What I Wish You Knew About My Anxiety


I wish you knew that most of the time I feel like I have lost all control over my own life, that I am doing the very best I can – and often times my best is barely enough to get me through the day.

I wish you knew that my anxiety is like a never-ending game of Jenga building up inside of me; each trigger like a block moving to the top, destabilizing me from the inside out.

I wish you knew that “just tired” has lost all meaning to me; I am wholly enervated, drained to my core, unable to lift my head from under this blanket for fear that the world will crash in on me.

I wish you knew that breathing does not come naturally; that my heavy sighs are not an expression of frustration, but rather my body’s desperate response to a lack of air.

I wish you knew that sometimes being surrounded by people makes me feel alive – for about 15 minutes and then I am taken down by an overwhelming feeling of dread. That walking down a crowded street can make me feel like I’m drowning in a pool of bricks, unable to push my way to a surface.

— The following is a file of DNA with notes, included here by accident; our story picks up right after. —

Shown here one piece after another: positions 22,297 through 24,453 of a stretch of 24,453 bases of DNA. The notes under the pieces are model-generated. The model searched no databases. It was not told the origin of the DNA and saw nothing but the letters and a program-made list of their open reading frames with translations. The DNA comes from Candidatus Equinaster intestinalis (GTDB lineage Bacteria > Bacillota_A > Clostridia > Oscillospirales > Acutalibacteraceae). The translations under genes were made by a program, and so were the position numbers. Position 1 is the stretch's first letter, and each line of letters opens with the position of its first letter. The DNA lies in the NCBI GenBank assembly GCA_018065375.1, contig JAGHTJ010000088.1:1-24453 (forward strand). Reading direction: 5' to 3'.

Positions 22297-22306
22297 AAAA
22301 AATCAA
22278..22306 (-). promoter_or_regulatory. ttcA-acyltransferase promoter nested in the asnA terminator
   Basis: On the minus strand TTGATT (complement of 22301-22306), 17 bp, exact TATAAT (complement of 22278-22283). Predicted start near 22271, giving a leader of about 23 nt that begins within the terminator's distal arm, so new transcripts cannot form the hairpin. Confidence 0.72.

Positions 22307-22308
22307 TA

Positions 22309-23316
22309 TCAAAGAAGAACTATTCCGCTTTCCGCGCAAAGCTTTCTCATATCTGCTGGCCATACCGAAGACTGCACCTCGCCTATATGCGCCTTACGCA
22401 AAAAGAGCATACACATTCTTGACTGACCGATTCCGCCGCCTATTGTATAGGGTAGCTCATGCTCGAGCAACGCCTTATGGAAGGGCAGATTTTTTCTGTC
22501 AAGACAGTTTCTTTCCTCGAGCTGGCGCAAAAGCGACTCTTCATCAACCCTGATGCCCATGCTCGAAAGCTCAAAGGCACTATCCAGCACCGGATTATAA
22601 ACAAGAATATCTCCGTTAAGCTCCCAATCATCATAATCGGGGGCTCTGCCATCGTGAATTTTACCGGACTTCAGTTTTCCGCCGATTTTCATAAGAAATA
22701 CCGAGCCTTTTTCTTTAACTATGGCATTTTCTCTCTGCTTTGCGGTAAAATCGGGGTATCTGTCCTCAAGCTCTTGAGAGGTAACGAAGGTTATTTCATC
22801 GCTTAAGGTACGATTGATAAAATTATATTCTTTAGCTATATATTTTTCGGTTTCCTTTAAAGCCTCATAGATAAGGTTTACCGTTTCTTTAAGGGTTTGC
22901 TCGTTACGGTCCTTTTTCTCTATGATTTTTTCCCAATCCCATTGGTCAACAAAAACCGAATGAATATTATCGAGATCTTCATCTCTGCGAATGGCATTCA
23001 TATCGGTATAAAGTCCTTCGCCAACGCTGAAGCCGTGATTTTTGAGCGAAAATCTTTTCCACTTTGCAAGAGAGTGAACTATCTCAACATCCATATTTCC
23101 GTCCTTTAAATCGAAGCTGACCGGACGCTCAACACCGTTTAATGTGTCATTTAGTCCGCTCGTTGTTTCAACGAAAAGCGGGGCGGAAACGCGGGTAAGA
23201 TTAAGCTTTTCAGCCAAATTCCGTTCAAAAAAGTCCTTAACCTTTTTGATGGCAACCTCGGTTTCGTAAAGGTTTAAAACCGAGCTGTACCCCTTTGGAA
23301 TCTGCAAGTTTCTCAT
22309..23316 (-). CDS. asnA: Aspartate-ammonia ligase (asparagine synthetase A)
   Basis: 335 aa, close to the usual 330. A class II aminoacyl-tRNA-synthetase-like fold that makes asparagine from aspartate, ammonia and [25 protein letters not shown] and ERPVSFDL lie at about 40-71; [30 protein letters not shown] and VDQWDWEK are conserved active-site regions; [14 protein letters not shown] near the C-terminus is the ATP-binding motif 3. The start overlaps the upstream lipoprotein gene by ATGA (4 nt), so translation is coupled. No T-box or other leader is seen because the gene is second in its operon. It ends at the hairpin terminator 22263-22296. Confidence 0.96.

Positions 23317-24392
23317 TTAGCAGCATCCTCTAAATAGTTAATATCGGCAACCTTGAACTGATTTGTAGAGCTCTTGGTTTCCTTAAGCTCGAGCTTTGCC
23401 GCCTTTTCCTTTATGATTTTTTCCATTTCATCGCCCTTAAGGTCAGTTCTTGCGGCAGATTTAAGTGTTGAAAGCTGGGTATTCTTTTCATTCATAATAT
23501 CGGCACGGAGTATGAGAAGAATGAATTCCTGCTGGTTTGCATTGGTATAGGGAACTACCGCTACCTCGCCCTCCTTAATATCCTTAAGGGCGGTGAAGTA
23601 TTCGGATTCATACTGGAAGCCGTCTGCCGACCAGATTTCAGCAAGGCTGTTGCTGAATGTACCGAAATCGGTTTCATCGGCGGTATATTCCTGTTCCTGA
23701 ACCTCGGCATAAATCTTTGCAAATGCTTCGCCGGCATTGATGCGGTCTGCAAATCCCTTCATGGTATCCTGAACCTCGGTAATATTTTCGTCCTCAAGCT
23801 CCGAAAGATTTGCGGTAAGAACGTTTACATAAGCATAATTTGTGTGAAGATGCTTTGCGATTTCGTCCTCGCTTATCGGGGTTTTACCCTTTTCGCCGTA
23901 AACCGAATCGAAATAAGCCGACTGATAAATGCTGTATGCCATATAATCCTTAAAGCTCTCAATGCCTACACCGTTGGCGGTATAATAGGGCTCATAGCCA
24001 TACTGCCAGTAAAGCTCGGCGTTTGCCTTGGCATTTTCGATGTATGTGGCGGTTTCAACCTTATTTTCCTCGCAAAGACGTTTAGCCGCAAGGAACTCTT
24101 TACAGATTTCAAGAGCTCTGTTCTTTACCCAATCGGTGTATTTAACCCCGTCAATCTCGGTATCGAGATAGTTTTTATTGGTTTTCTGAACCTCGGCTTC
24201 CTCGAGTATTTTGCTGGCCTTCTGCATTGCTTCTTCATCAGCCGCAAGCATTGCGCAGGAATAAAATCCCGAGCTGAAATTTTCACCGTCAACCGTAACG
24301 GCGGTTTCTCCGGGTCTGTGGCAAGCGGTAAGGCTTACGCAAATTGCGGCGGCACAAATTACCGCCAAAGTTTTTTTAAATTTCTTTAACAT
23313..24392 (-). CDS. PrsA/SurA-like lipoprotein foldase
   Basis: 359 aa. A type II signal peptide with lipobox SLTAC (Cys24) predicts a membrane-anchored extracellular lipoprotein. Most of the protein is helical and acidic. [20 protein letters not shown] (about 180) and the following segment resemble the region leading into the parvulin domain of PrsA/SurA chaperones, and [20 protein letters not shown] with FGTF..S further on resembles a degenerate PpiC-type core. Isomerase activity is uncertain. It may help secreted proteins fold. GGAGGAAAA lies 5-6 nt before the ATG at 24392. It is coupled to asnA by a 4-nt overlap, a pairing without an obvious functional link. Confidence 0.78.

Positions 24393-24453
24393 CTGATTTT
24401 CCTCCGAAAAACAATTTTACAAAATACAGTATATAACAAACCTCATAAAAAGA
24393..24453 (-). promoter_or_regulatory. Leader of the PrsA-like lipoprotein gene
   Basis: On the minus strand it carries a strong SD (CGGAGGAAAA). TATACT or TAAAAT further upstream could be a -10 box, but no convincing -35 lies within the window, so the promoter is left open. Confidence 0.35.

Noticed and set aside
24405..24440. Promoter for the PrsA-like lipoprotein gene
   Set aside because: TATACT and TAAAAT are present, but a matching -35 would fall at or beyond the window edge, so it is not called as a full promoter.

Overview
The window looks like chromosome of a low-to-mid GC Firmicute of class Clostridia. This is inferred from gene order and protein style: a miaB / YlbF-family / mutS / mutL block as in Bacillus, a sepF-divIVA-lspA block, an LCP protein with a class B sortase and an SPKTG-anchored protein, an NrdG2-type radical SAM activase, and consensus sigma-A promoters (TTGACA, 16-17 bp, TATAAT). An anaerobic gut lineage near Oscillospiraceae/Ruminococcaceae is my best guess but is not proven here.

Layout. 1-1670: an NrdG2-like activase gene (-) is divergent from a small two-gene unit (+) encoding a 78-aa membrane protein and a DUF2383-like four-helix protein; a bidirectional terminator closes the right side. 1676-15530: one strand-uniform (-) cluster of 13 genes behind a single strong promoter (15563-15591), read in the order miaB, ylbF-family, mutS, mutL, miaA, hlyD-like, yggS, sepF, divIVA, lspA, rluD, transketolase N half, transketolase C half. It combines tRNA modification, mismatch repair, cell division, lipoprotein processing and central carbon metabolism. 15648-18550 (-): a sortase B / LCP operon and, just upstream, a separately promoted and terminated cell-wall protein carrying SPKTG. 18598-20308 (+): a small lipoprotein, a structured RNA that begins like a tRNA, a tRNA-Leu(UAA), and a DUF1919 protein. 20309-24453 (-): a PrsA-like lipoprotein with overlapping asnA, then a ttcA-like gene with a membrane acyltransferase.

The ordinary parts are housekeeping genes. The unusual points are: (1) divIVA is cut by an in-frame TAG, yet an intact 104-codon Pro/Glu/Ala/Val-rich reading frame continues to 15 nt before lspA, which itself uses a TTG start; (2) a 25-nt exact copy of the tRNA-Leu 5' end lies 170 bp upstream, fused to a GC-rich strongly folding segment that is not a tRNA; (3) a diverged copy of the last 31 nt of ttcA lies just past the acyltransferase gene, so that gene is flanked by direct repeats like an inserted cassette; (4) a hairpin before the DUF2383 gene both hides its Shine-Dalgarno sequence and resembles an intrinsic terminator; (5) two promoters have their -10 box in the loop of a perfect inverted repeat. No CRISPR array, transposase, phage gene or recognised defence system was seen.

I wish you knew about the guilt. How it drips off of me with every outburst brought on from the nervousness that festers in my bones. How it follows each and every breakdown because I am lucky. Because I have everything. Because there is no reason to be anxious or depressed. Because I should be happy.

I wish you knew about the tears. The hot and furious ones that come on despite protest, the silent streams that crawl down my chin and neck coating my cheeks without me realizing it, or the ones that bring me to my knees in the kitchen on perfectly beautiful sunny days.

I wish you knew that there is nothing “wrong”. I wish you knew that there is no explanation you will find satisfying for why my panic attacks come on like waves in a storm. I wish you knew that the swift swing from happy to devastatingly sad is as jarring and unsettling to me is as it is to you.

I wish you knew that I am not something you can fix and that I fight every day against the darkness so that it does not come to define me. I wish you knew that some days I lose that battle. Those are the days I wish you knew how much I need you to understand, to be kind, to be there – to remind me to breathe.